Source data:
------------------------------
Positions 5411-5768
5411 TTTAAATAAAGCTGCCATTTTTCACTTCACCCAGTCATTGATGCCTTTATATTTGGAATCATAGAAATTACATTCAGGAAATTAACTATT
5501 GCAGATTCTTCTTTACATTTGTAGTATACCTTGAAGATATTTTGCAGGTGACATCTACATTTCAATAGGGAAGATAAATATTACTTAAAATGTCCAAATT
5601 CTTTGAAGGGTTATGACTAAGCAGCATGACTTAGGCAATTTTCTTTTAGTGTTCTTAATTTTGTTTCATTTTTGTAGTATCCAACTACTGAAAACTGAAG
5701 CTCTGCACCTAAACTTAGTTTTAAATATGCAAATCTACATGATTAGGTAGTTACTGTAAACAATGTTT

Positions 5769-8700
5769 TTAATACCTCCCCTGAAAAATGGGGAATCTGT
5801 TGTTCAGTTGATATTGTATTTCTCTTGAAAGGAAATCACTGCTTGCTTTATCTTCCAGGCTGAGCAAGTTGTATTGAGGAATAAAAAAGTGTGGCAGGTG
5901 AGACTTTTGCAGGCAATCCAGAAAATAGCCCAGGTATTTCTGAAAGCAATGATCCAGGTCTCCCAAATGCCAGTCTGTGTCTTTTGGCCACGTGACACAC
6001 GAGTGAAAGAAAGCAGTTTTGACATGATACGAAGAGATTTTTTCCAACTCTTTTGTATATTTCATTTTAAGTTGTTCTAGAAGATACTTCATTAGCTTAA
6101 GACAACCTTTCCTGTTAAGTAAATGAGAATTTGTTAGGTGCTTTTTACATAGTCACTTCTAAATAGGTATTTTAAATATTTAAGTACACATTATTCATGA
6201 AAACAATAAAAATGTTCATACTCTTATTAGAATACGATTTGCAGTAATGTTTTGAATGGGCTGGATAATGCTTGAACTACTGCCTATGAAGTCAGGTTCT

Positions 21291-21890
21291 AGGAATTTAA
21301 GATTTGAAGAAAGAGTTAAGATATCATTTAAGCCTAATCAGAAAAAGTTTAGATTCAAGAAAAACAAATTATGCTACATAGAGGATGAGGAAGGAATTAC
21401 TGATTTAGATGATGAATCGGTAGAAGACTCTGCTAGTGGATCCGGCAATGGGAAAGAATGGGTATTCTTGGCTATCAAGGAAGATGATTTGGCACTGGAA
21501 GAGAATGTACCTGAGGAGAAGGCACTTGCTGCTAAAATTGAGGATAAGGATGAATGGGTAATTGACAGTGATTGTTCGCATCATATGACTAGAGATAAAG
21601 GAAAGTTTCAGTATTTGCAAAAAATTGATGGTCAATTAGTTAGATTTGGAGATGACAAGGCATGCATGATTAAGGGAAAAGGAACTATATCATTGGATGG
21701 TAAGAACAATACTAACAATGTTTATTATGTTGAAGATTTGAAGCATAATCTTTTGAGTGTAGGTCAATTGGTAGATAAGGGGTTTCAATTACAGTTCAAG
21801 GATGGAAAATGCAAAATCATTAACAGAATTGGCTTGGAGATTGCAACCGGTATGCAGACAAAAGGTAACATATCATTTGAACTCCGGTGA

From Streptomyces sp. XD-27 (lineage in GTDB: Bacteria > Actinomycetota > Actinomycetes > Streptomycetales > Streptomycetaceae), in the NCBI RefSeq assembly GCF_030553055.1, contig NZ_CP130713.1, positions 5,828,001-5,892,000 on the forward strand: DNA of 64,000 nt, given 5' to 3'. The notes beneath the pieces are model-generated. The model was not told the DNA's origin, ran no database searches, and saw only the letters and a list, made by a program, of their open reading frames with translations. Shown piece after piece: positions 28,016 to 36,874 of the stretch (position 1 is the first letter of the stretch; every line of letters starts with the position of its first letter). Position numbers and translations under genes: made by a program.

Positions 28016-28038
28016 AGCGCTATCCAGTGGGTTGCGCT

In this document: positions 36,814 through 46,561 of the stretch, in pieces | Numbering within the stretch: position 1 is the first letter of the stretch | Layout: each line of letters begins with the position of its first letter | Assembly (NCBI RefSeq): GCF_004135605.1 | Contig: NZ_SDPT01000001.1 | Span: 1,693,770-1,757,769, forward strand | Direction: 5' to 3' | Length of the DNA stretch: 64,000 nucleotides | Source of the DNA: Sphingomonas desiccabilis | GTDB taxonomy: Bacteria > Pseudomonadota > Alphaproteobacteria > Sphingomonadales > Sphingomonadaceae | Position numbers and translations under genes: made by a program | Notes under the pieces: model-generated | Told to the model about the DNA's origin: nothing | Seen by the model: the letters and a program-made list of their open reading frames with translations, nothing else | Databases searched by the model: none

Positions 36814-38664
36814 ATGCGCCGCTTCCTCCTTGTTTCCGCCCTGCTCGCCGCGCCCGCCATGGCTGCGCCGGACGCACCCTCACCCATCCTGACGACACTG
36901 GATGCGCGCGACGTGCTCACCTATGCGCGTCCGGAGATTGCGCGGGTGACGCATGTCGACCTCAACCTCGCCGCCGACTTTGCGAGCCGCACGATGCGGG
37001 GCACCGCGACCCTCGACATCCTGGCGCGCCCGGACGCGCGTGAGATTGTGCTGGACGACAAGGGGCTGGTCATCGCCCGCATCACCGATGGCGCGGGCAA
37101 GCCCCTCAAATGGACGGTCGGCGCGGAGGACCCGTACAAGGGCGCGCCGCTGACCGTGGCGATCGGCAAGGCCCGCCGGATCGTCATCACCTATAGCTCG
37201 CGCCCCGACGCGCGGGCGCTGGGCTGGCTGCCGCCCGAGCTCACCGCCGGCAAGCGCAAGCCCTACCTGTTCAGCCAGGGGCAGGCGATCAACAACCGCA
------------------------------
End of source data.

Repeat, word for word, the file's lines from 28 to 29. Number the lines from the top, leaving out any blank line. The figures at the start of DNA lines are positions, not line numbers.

37001 GCACCGCGACCCTCGACATCCTGGCGCGCCCGGACGCGCGTGAGATTGTGCTGGACGACAAGGGGCTGGTCATCGCCCGCATCACCGATGGCGCGGGCAA
37101 GCCCCTCAAATGGACGGTCGGCGCGGAGGACCCGTACAAGGGCGCGCCGCTGACCGTGGCGATCGGCAAGGCCCGCCGGATCGTCATCACCTATAGCTCG